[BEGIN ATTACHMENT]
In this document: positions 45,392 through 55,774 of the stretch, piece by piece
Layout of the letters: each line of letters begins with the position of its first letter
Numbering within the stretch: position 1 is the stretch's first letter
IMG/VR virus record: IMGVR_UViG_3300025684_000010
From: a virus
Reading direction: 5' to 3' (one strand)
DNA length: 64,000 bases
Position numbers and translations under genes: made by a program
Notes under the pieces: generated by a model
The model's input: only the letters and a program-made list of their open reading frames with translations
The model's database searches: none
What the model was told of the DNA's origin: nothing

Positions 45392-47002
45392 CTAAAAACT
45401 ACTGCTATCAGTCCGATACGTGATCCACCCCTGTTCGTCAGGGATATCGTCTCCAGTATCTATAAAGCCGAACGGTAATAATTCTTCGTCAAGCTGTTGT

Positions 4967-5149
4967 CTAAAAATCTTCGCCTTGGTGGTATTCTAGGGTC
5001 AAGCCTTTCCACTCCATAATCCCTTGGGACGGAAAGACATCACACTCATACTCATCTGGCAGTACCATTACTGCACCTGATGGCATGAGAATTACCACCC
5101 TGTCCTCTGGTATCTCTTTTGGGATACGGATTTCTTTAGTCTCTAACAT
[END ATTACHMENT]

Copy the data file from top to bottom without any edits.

In this document: positions 45,392 through 55,774 of the stretch, piece by piece
Layout of the letters: each line of letters begins with the position of its first letter
Numbering within the stretch: position 1 is the stretch's first letter
IMG/VR virus record: IMGVR_UViG_3300025684_000010
From: a virus
Reading direction: 5' to 3' (one strand)
DNA length: 64,000 bases
Position numbers and translations under genes: made by a program
Notes under the pieces: generated by a model
The model's input: only the letters and a program-made list of their open reading frames with translations
The model's database searches: none
What the model was told of the DNA's origin: nothing

Positions 45392-47002
45392 CTAAAAACT
45401 ACTGCTATCAGTCCGATACGTGATCCACCCCTGTTCGTCAGGGATATCGTCTCCAGTATCTATAAAGCCGAACGGTAATAATTCTTCGTCAAGCTGTTGT

Positions 4967-5149
4967 CTAAAAATCTTCGCCTTGGTGGTATTCTAGGGTC
5001 AAGCCTTTCCACTCCATAATCCCTTGGGACGGAAAGACATCACACTCATACTCATCTGGCAGTACCATTACTGCACCTGATGGCATGAGAATTACCACCC
5101 TGTCCTCTGGTATCTCTTTTGGGATACGGATTTCTTTAGTCTCTAACAT